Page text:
The Coolidge is an amazing dive as she is an intact luxury cruise liner and a military ship in one. Dive bottom times are brief and the deco stop long due to the depth of the dives. I did several dives on the mammoth wreck, and with every dive experiencing something new.
The wreck is so well intact you can see ‘The Lady’ which is a porcelain relief of a lady riding a unicorn, chandeliers, a mosaic tile fountain, not forgetting helmets, jeeps, guns and other military supplies. There is never a dull moment and just not enough time!
Coral covers every surface, and many fish and sea creatures have made their homes in some of the nooks and crannies. Moray eels poke their heads out warily as I pass. Swimming through the hold amongst discarded military mementos is surreal, and the interior feels quite spacious as we float from deck to deck.
Its dusk and our group of eight divers shuffle down the beach into the warm South Pacific waters. One by one we disappear into the inky depths to see the Coolidge at night. With nothing but our torches to lead the way we weave up and down through her corridors until we are back to the central area by the tile fountain. The Divemaster has us wait, but for what I am not sure.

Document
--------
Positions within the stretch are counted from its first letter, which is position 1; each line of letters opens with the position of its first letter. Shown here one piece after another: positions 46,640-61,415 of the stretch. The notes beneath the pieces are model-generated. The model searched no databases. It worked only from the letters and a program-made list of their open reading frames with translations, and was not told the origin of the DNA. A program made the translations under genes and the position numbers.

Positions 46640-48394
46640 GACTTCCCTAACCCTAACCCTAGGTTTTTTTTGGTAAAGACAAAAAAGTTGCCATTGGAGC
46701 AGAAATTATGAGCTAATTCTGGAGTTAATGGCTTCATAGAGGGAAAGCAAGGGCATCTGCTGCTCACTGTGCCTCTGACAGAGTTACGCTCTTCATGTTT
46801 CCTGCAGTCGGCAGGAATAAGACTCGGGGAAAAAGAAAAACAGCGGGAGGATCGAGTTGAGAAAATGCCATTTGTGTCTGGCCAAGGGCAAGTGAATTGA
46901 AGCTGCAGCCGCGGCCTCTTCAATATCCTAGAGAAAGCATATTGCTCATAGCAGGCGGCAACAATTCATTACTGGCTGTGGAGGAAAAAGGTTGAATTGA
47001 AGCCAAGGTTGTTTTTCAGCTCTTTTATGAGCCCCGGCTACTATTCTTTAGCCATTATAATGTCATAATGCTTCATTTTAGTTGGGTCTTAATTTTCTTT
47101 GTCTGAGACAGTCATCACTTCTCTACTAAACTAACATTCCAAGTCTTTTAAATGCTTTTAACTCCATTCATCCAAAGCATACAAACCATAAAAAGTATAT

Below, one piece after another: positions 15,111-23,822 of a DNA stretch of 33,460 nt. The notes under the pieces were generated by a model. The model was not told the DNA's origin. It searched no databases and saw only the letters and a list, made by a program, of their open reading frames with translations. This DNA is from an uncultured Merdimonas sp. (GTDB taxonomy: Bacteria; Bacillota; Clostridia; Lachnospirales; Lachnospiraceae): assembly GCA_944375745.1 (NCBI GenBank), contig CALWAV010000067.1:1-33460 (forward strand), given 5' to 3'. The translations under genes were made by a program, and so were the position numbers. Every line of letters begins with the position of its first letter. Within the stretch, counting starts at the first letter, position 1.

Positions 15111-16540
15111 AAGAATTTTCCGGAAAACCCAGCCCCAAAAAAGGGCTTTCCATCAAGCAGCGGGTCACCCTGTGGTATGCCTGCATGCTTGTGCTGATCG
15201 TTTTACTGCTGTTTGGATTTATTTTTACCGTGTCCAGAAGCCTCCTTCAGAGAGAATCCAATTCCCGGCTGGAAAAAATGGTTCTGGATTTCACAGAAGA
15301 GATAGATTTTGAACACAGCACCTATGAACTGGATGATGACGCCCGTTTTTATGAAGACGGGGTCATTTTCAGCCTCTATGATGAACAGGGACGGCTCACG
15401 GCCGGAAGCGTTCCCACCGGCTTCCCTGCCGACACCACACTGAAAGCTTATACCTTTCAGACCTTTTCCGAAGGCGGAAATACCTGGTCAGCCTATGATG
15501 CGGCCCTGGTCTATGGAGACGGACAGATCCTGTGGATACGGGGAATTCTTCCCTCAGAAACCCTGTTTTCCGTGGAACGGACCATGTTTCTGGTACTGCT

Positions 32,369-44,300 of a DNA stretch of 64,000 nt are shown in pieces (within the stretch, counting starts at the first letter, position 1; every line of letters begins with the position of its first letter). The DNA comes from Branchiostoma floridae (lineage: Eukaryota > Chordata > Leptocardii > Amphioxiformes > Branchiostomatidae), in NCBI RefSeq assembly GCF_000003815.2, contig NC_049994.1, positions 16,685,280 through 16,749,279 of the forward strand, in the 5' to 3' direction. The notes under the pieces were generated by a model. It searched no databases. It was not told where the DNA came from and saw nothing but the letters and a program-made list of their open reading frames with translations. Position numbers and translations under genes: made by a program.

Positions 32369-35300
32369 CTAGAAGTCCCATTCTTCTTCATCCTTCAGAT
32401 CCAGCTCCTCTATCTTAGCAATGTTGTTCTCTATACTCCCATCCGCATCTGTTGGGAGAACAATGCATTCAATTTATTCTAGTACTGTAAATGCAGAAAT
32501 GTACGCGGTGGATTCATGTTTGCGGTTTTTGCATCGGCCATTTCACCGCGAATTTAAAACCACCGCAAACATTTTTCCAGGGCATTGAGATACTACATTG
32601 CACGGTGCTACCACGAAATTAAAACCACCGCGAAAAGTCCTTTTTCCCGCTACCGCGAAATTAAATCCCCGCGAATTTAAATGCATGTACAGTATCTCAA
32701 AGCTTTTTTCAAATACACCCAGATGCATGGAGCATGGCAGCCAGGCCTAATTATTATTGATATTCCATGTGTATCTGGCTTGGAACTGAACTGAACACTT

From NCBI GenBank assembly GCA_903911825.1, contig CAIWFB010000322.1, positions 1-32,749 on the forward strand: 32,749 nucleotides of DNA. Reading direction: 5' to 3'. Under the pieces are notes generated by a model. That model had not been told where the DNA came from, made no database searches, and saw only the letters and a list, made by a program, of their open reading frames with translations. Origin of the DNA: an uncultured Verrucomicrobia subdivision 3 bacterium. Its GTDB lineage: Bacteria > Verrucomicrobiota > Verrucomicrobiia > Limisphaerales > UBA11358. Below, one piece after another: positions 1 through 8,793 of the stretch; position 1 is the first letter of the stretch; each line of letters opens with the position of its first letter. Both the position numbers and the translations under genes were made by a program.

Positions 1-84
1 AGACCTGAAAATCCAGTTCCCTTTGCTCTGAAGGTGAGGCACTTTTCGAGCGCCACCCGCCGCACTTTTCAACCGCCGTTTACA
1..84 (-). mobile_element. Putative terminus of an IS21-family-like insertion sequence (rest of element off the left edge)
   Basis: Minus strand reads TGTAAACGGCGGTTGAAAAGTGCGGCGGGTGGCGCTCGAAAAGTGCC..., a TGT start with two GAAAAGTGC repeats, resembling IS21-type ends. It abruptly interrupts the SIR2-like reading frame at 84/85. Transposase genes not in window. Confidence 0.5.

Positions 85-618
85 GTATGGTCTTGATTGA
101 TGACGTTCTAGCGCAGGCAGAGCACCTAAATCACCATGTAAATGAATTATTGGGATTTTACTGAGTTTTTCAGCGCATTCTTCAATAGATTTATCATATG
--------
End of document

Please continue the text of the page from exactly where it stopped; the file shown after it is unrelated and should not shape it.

Without any warning we witness a show of lights! Thousands of flashlight fish pour down what was the central staircase; it’s like a waterfall of fairy lights. The jaw-dropping spectacle almost costs me a mouthful of water and a lost regulator, but geez it was worth it!
Espiritu Santo, Vanuatu: Easter, 2001
Deliberating on a Bow and Arrow Set
Extraordinarily I am not nervous about holidaying in Papua New Guinea (PNG) alone. Having booked a 7-day dive package with Dive Adventures to Madang on the north coast of the main island I am confident that I’ll be joining other divers. Who would have thought that the only other divers I encounter are expats that are working in the area, and a few drop ins? I try to loosen up.
On the plane I am the only white girl amongst indigenous PNG locals and several older white men. I chat to an engineer seated beside me on his way back to his job on a road-building project. He says that it is tough being out there away from civilisation but the money and the experience is good.
I am still the only ‘white girl’ in view when I arrive in Port Moresby and make my way to the domestic terminal for my internal flight over the Highlands. Bright white eyes follow me through the terminal; they shine intriguingly from pitch-black faces. I know I’ll feel more comfortable when I get to Jais Aben Resort.